Rem and nrem sleep mentation

Patrick Mcnamara, Patricia Johnson, Deirdre Mclaren, Erica Harris, Catherine Beauharnais, Sanford Auerbach

Research output: Chapter in Book/Report/Conference proceedingChapter

48 Scopus citations


We review the literature on the neurobiology of rapid eye movement (REM) and non-rapid eye movement (NREM) sleep states and associated dreams. REM is associated with enhanced activation of limbic and amygdalar networks and decreased activation in dorsal prefrontal regions while stage II NREM is associated with greater cortical activation than REM. Not surprisingly, these disparate brain activation patterns tend to be associated with dramatically different dream phenomenologies and dream content. We present two recent studies which content-analyzed hundreds of dream reports from REM and NREM sleep states. These studies demonstrated that dreamer-initiated aggressive social interactions were more characteristic of REM than NREM, and dreamer-initiated friendliness was more characteristic of NREM than REM reports. Both REM and NREM dreams therefore may function to simulate opposing types of social interactions, with the REM state specializing in simulation of aggressive interactions and the NREM state specializing in simulation of friendly interactions. We close our review with a summary of evidence that dream content variables significantly predict daytime mood and social interactions.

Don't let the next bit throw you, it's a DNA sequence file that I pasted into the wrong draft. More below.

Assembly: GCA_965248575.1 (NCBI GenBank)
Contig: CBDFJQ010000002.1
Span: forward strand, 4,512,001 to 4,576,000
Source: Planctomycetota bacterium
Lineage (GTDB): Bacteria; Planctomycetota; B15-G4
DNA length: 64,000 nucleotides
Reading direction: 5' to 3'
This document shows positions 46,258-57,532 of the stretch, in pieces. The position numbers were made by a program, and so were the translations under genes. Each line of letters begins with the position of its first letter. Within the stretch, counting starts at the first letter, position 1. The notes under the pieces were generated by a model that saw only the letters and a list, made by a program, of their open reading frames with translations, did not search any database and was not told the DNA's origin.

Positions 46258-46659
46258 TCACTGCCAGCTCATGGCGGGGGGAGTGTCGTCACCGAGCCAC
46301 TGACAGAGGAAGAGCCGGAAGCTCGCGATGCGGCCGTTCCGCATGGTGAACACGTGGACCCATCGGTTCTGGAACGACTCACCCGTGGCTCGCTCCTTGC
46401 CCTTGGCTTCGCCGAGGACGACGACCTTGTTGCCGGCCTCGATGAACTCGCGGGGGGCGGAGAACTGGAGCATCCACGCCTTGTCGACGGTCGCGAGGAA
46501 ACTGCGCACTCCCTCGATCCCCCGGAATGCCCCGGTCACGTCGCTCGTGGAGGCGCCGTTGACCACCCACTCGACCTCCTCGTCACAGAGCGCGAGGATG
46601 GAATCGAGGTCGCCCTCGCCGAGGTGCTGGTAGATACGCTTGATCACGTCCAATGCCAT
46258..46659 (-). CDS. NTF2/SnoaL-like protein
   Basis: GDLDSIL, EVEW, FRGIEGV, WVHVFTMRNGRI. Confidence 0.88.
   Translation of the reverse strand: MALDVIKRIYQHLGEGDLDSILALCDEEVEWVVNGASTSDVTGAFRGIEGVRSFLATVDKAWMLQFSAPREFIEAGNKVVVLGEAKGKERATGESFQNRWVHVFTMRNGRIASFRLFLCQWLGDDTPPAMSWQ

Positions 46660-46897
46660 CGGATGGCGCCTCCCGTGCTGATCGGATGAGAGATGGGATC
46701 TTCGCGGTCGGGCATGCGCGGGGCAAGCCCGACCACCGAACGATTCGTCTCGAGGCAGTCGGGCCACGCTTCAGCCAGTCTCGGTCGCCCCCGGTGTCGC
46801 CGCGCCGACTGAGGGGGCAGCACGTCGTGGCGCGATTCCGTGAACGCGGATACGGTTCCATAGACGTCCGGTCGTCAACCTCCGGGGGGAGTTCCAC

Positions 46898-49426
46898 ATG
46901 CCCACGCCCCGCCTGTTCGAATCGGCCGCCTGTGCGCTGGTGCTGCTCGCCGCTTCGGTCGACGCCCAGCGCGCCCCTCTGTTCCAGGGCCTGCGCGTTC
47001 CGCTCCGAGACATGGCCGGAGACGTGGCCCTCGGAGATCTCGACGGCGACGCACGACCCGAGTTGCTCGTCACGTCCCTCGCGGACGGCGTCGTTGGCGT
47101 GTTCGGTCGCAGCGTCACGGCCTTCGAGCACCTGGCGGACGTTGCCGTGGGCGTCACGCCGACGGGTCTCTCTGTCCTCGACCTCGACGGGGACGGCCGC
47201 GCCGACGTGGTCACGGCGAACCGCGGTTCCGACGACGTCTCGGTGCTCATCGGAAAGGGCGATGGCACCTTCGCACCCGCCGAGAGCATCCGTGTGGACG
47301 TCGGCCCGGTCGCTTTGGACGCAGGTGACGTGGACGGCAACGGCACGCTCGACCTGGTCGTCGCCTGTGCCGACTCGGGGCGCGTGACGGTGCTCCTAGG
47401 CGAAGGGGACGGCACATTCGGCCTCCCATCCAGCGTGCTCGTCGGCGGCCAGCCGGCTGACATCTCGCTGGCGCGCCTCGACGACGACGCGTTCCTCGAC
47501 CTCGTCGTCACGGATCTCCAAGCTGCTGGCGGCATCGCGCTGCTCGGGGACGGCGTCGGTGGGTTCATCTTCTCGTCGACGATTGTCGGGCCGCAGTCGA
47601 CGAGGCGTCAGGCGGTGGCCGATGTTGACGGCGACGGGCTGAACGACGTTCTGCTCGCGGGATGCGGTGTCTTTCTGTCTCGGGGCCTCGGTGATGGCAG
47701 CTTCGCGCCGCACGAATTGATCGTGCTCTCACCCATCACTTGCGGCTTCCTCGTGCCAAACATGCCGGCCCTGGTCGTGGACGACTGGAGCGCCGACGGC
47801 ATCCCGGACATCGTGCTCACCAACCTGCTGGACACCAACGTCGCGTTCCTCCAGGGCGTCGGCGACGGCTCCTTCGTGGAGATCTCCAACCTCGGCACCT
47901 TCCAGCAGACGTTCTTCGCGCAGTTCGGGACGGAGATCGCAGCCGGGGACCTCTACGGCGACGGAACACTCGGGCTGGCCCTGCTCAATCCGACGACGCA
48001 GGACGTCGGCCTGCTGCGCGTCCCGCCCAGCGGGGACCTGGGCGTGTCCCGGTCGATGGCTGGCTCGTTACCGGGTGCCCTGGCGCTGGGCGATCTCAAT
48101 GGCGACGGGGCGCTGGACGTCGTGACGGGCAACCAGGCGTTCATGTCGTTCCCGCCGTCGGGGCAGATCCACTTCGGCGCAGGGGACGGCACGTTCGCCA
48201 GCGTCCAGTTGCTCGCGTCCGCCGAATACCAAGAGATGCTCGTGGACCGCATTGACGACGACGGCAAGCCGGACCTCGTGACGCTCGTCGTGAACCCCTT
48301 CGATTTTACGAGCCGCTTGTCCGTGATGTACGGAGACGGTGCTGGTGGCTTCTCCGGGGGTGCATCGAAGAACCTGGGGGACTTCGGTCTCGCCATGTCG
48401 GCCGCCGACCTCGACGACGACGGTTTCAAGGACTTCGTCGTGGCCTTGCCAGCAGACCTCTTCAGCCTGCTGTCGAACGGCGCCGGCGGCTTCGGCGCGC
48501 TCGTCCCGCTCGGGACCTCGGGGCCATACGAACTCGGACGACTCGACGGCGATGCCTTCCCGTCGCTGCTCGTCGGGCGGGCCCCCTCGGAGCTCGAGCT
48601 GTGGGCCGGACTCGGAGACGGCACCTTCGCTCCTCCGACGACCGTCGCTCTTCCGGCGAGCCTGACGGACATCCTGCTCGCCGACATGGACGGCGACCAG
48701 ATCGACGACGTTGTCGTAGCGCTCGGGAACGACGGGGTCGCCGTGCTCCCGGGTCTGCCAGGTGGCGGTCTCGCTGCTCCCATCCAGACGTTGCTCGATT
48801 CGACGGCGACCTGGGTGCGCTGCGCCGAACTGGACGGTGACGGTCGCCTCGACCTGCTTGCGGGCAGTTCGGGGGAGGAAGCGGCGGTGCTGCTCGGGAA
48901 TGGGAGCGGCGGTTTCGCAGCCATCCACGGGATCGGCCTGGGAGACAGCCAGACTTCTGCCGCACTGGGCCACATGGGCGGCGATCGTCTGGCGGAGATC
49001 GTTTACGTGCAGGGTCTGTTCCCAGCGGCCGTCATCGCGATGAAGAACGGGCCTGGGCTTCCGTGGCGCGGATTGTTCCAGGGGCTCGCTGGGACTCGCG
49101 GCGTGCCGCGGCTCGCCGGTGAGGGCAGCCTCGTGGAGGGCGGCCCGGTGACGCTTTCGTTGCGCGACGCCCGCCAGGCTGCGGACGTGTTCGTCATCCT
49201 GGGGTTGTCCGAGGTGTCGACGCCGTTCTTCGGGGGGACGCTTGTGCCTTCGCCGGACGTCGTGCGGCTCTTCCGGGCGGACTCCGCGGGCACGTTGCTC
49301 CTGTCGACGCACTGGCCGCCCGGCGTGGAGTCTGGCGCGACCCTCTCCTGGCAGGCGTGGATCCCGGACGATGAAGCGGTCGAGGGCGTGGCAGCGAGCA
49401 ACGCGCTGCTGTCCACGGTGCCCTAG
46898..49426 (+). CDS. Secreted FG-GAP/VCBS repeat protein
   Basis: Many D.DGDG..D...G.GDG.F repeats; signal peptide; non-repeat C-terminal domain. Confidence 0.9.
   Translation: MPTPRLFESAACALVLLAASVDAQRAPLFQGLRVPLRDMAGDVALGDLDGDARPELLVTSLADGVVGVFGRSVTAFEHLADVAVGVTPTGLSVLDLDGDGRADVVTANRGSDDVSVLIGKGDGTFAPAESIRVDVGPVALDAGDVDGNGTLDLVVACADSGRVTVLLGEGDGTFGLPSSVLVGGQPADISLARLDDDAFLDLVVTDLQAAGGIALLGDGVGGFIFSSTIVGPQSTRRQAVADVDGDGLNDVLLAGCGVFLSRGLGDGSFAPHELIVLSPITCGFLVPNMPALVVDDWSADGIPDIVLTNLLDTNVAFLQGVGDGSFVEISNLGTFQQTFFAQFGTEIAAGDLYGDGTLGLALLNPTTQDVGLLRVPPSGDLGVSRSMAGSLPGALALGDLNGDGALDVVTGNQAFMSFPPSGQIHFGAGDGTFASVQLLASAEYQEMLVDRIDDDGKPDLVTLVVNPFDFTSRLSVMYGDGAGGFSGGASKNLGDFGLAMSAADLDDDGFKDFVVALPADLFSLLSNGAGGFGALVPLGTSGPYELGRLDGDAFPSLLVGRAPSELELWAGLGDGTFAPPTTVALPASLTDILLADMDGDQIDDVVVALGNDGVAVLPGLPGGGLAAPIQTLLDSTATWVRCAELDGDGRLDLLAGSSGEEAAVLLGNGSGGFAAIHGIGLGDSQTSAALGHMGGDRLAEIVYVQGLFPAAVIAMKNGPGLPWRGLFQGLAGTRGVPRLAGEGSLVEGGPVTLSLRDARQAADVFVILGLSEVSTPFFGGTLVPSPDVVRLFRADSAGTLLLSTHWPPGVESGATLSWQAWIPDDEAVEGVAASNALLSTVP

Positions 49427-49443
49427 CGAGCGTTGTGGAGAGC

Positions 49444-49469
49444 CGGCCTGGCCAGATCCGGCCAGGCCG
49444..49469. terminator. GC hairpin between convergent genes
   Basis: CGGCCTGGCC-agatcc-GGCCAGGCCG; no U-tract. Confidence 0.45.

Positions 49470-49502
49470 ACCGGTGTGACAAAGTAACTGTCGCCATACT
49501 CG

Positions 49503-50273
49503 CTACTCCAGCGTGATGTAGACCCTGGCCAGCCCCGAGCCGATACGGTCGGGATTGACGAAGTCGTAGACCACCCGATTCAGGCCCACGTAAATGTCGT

Original languageEnglish (US)
Title of host publicationInternational Review of Neurobiology
PublisherAcademic Press Inc.
Number of pages18
StatePublished - 2010
Externally publishedYes

Publication series

NameInternational Review of Neurobiology
ISSN (Print)0074-7742

Bibliographical note

Funding Information:
This research was supported by NIMH grant 5R21MH076916-02 (P.M.). In addition, the project described was supported by the CTSA grant 1UL1RR025771 from the National Center for Research Resources (NCRR), a component of the National Institutes of Health (NIH). Its contents are solely the responsibility of the authors and do not necessarily represent the official view of NCRR or NIH.


  • Aggression and friendliness
  • Dream content
  • Dreams
  • Emotional processing
  • Hall-Van de Castle
  • Memories
  • NREM sleep
  • REM sleep
  • Sleep mentation
  • Social interactions


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